I created a fictitious setting: a small town in southwestern India called Palgaum. I believed it would make an interesting and exotic backdrop for my book. However, it is loosely based on the town I grew up in. Whenever I was writing about the streets and the scenery, I had an image of my own town of Belgaum, except for the river. I felt a picturesque river scene would give the story more texture and romance, so I threw in a river, which my town doesn’t have.

FICTION – What inspires you about the hero or heroine in your book? What makes them memorable for the reader? What motivates the hero and/or heroine? You can include information about both if you want.

Both my heroine and my hero inspire me. Megha, my heroine is very young and naïve, but when faced with death, she seeks out the only source of help and eventually overcomes her difficulties to emerge stronger and more practical. My hero is a young man of principles, willing to put his reputation and even his life on the line to protect Megha. Until the end, he doesn’t give up on ensuring Megha’s safety and happiness. Survival is Megha’s motivation while preservation of what’s precious is Kiran’s.

FICTION – Is there a villain or something that causes friction in your story? Tell us about what or who it is and how that contributes to the story. Any details about conflict and friction is good information to know.

The villain is Megha’s mother-in-law, Amma. She is an authoritative Amazon who is out to kill
Megha because Megha’s parents haven’t paid the promised dowry. Amma is the quintessential villain, the menacing shadow that hovers over Megha constantly, even when she’s not in close proximity. Amma is very essential to the book in that the story opens with her plot to kill Megha and she remains relentless till the end.

If there’s anything else you would like to share, this is the time and place.I’d like my readers to know that the book’s cover is of special significance to me. The picture of the bride on the cover is my daughter’s, in all her bridal finery when she got married. Kensington couldn’t have made me happier when they informed me that they wanted to use the picture for my book.

Thank you for visiting with me and in closing, give us your website address and a link to order your book.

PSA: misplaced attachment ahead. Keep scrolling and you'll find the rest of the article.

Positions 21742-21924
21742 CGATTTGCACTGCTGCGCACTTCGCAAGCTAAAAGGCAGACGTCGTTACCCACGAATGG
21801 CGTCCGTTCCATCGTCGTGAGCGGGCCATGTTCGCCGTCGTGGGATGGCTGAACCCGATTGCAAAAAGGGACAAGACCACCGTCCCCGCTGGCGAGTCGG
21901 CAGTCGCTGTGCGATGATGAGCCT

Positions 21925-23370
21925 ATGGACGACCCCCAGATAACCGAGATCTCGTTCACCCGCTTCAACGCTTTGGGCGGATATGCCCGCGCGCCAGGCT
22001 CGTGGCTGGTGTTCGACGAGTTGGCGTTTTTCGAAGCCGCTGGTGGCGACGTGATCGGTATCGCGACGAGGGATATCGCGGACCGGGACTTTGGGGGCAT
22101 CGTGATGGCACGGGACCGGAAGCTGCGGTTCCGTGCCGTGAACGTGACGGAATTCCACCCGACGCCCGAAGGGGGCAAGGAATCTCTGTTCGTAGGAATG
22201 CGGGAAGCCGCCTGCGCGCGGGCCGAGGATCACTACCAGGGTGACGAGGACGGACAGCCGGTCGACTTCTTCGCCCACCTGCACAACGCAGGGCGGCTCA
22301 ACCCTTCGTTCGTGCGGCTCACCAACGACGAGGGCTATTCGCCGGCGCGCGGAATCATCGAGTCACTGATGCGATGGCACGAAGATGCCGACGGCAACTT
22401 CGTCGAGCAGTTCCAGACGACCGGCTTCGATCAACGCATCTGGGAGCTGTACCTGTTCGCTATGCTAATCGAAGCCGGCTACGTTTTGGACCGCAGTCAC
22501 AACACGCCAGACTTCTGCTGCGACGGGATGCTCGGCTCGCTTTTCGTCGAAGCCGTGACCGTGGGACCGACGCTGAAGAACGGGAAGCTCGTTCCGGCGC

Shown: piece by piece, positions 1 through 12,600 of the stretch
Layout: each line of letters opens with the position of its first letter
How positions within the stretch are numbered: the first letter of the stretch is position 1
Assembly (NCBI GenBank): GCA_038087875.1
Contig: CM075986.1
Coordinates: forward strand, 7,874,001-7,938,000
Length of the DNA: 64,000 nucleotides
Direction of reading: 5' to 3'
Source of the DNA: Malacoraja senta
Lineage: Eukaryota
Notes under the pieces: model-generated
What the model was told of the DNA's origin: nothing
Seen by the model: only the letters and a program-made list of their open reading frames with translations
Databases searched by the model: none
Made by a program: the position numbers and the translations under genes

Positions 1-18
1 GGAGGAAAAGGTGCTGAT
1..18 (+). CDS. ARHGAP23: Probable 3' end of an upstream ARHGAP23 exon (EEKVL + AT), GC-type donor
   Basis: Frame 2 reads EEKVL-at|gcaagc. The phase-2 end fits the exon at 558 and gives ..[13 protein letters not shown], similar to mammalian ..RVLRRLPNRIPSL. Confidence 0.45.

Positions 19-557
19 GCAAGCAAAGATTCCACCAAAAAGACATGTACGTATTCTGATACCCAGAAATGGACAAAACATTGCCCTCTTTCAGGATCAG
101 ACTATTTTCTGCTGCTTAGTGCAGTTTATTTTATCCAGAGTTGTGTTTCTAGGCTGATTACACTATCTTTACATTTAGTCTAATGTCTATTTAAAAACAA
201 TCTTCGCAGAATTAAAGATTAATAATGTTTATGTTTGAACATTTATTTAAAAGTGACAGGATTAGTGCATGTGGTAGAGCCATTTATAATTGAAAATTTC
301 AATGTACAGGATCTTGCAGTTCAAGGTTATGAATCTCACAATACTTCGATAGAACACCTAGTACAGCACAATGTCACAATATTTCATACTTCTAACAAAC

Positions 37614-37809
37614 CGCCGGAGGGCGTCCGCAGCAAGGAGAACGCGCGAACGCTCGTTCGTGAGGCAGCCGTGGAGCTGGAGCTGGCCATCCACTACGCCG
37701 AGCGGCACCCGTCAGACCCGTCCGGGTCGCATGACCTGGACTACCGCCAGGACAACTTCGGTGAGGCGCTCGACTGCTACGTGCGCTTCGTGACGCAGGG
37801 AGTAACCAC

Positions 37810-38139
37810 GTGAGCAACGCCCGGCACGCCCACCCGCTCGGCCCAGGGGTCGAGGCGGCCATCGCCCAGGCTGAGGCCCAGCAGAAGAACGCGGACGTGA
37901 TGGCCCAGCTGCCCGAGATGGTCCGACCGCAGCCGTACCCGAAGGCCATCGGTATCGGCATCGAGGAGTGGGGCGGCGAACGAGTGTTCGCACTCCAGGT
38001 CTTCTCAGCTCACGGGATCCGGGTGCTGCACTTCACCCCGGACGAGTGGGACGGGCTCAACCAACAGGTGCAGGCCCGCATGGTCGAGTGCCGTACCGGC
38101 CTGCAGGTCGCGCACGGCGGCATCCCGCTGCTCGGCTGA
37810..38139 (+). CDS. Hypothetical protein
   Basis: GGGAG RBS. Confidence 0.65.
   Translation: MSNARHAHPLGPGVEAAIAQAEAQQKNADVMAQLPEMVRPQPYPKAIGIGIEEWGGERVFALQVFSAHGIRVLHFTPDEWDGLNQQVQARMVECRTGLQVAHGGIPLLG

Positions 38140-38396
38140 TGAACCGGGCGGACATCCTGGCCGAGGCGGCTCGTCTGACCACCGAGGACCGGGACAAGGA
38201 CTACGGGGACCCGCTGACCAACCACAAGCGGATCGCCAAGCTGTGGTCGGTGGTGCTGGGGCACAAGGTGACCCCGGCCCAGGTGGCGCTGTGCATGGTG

Website address:
To order the book: http://tinyurl.c

Interview Presented By
ikki Leigh – Author of Book Promo 101

Brides for Sale

By Shobhan Bantwal

Author of THE DOWRY BRIDE – On sale now

Recently I read an article in Newsweek titled “The Bride Buyers.” At first I was shocked and dismayed to read about some website called that offered young girls for sale as brides. Teenagers of 15 and 16 years of age were being offered by their parents for thousands of dollars. What was more, the site got millions of hits within a week after it appeared on the Web. It just goes to show how many pedophiles are lurking in cyberspace – a frightening prospect!

However, later on the article explained that the whole thing was a hoax, and I exhaled a breath of relief. The website’s creator, John Ordover, a viral-marketing consultant based in Brooklyn, N.Y. set it up as an experiment to see where it would go. It looks like he was rather surprised himself at how many hopeful grooms were willing to pay hefty sums of money to acquire pretty and accomplished pubescent girls, and how many crazy parents were actually insane enough to place an ad to sell their daughters.

This article brought to mind my own debut novel, THE DOWRY BRIDE, a story set in India about a young bride, Megha, who is coerced into marrying a man who is willing to accept the lowest dowry. Even that small dowry is too high for her debt-ridden parents and her in-laws are about to kill her for not producing the promised money. Megha discovers the murder plot in the nick of time and escapes. She embarks on an extraordinary journey to freedom with the help of a young man who puts his own life on the line to protect her from a gruesome death by fire. More information is on my website:

Upon reading the Newsweek article, I sadly realized that the dowry system in India, although the opposite of bride-price (buying a bride instead of buying a groom) is no less perverse than the idea behind Many desperate parents, in the hope of finding their daughters a good husband and a secure home, are willing to go into debt for life to raise enough money to pay an acceptable dowry.

If there was such bizarre websites in India and other parts of the world where dowry is blatantly practiced despite laws banning the custom, the title could easily have read: or The only difference would be the price – the lower the asking dowry the more flurry of interest from potential brides and their families.

Unfortunately this type of site would probably receive millions of hits each and every day. The sadder part is that neither the law enforcement agencies nor social codes of ethics seem to deter the folks determined to grab a dowry.

Read the Newsweek article:

Posted by
Nikki Leigh
Author of the Book Promo 101 Series

%d bloggers like this: